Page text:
Pre-Christmas Device Setup and Configuration Have you ever been in that situation where you receive a shiny new present for Christmas, but don’t know how to set it up? Wouldn’t it be nice to just open the box and start … Read More
Buying new computer
Computers get slower from the moment we first switch them on and computer stores are more than happy to sell you a new one. But why is your computer slow and is there anything you can do about it?
Computers slow down over time, right? It’s just one of those facts that we get used to. Here’s the thing… It’s not quite true.
Technically, if you go out and buy a new computer today, don’t unpack it and don’t turn it on, it will be as fast in 10 years’ time as it would have been if you’d unpacked it on the day you bought it. If you do turn it on, but never connect it to the internet, never do anything with it (other than turn it on) and keep it in an airtight box, it is also likely that it will never slow down.
These scenarios, however, are unlikely and impractical in all but the most extreme fringe cases. (A factory that buys an identical backup computer in case a production machine fails, would be one such real example).
In the real world, as a home computer user, we want to use the devices that we have bought. In almost all cases this means using them on the Internet. When connected online, it is essential that we keep them patched and up to date. This introduces the first point of extra drag on the machine.
The reality is that the computer, the physical hardware itself, doesn’t really get any slower, with one notable exception that we’ll come to later (See HEAT and DUST). What makes your computer slow, or act slower, is that you’re unknowingly asking it to do more. It’s like taking a sports car and adding a caravan, a few kids, and a bunch of luggage… It is going to go slower!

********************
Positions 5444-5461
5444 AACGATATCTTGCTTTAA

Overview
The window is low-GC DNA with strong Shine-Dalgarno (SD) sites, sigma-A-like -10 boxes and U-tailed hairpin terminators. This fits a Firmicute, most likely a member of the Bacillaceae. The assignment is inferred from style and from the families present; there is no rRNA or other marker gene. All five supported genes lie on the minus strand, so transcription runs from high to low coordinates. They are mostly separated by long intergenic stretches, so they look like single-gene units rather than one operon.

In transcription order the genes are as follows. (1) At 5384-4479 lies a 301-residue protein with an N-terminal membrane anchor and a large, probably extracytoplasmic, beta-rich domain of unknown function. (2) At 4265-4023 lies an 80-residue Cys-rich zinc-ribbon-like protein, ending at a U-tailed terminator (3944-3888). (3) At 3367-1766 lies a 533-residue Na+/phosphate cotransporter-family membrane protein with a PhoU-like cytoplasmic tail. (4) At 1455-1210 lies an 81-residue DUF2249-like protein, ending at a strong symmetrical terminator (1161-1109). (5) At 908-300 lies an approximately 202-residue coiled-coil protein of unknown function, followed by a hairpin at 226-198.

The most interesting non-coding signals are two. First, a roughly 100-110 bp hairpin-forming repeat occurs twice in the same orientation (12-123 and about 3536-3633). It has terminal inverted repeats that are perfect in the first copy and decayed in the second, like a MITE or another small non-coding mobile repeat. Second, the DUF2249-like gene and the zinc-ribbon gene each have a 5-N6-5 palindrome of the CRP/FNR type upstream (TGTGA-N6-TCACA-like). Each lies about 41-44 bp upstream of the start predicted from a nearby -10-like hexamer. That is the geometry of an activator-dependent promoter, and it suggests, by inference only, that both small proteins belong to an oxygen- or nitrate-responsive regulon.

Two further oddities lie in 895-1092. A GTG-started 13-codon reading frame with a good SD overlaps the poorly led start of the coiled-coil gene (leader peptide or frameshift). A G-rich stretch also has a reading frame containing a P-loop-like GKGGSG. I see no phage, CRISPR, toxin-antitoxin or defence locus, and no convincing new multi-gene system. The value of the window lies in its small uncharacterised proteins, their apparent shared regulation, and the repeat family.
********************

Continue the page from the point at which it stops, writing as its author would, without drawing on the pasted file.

So is there anything that we can do about it?
Well yes, to a point. Computer stores all have a vested interest in one solution… getting you to fork out on a new machine, or new parts. That’s how they make money. However, they also have a lot of pressure to shift existing stock and will often unload out of date (read “already slower”) machines and components on the unwitting.
In this article, I’m hoping to expose what makes your computer slow.
To be fully transparent, my vested interest is in selling myself. My business, DeGeekIT, is focused on helping you to help yourself. I sell my time and my advice. I can help you learn how to pinpoint the cause of slow computers (Windows, Mac etc) and other devices (e.g. Smart Phones and Tablets). I hope that I can save you money by showing you how to speed up the technology you already own and pinpoint the bottlenecks if there are any. If it turns out that by replacing one component, rather than replacing the whole machine, you resolve your performance issue, then I’ll point you in the right direction and help you fit it. I will not, however, be selling it to you or be making any profit from selling the hardware.
I’m independent and not affiliated with any brands, so I’ll be as impartial as humanly possible. I will always aim to help you find something that is price appropriate for the hardware you’ve already got. If it turns out that you do actually need a whole new computer, then talk to me first about your needs, and I’ll help you identify the right thing to buy and what to watch out for when the computer salesman is on commission to offload rubbish on you!Book Appointment
Read on to find out more: Next Page - CPU
- Computer slow down over time? Why does it happen?
- CPU (Central Processing Unit) and Motherboard… The Brain and Central Nervous System.
- Memory (RAM)
- Hard Disks
- Graphics Cards
- Network, WiFi, Internet Connection
- Heat and Dust
- Cleaning up a computer and preventing unnecessary applications from running.